When George Osborne announced that he was abolishing child benefit for all families on higher earnings on the BBC this morning it took some by surprise. The chancellor says the move will save about £1bn a year.
But it does not exactly come out of the blue. Politically it would be hugely dangerous for Osborne to be cutting benefits to the poor without him making this type of hit towards the more affluent.
The chancellor’s decision to axe from 2013 child benefits for households containing a 40 per cent higher rate taxpayer – anyone earning more than £44,000 – is likely to mark the beginning of a wider assault on middle class benefits such as winter fuel payments.
It is not a perfect measure. Osborne admitted on the Today programme that it will hit families with only one working adult on £44,000-plus – but would not affect households where both parents are earning just under the threshold. But the alternative, as he pointed out, would be a hugely complicated means test. Fair enough.
We will hear more on this at midday when Osborne makes his flagship conference speech; Alex and I will be live blogging. The chancellor’s macro challenge is to balance tough talk on the deficit with a promise that the coalition has not lost sight of the need for growth.
On child benefit, he can expect a backlash from some middle-class parents who will lose what has – until now – been a universal benefit. Middle-income families with several children could lose £2,000 a year or more. He is also expected to lower the upper threshold for the payment from 18 to 16.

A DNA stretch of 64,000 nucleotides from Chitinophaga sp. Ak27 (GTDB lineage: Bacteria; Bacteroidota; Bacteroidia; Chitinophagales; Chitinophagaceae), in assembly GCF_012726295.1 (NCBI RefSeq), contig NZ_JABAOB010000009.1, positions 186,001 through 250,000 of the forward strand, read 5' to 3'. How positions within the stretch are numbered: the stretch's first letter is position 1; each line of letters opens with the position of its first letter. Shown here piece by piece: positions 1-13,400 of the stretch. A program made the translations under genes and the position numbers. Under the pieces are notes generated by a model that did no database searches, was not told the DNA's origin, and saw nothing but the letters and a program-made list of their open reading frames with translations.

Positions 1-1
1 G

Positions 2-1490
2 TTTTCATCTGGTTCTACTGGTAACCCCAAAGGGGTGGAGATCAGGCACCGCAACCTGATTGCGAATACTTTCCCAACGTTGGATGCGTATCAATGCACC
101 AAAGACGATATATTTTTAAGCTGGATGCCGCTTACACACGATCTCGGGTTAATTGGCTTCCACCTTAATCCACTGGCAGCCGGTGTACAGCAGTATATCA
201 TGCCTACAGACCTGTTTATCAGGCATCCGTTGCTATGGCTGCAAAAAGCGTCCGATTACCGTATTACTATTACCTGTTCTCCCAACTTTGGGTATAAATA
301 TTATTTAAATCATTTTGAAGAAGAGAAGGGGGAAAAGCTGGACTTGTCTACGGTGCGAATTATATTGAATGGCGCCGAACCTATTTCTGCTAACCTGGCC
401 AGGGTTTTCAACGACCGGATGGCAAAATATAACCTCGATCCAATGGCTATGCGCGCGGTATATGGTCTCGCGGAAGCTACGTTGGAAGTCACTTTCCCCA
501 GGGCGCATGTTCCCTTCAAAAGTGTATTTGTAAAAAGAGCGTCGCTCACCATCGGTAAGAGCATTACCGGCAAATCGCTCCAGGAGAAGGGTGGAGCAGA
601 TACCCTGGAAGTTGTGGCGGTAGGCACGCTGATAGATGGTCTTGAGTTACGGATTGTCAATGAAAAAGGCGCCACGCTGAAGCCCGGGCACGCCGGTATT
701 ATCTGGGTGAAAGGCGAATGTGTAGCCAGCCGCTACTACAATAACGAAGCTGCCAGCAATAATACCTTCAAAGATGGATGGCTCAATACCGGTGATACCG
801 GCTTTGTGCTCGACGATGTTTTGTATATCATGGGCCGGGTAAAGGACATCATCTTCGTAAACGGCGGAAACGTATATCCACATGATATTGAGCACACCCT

Yet it is essential to his narrative that “we’re all in this together” and that the deficit-reduction programme is not simply a case of Tory MPs pulling the rug from under the poor. It will please the Liberal Democrats, who have been stung by analysis by the Institute for Fiscal Studies that Mr Osborne’s emergency Budget in June was not “progressive”, as the chancellor had claimed.
Mr Osborne is looking for welfare savings to help fund a shake-up of the benefits system and also to help offset departmental spending cuts ahead of the October 20 deadline for settling Whitehall budgets.
Other universal middle-class benefits under the spotlight include free bus passes, winter fuel payments and free television licences.
It is estimated the change will affect about 15 per cent of the population, about 1.2m families. Mr Osborne said: “It’s very hard to justify taxing people on much lower incomes in order to pay the child benefit to some of the better off in our society.”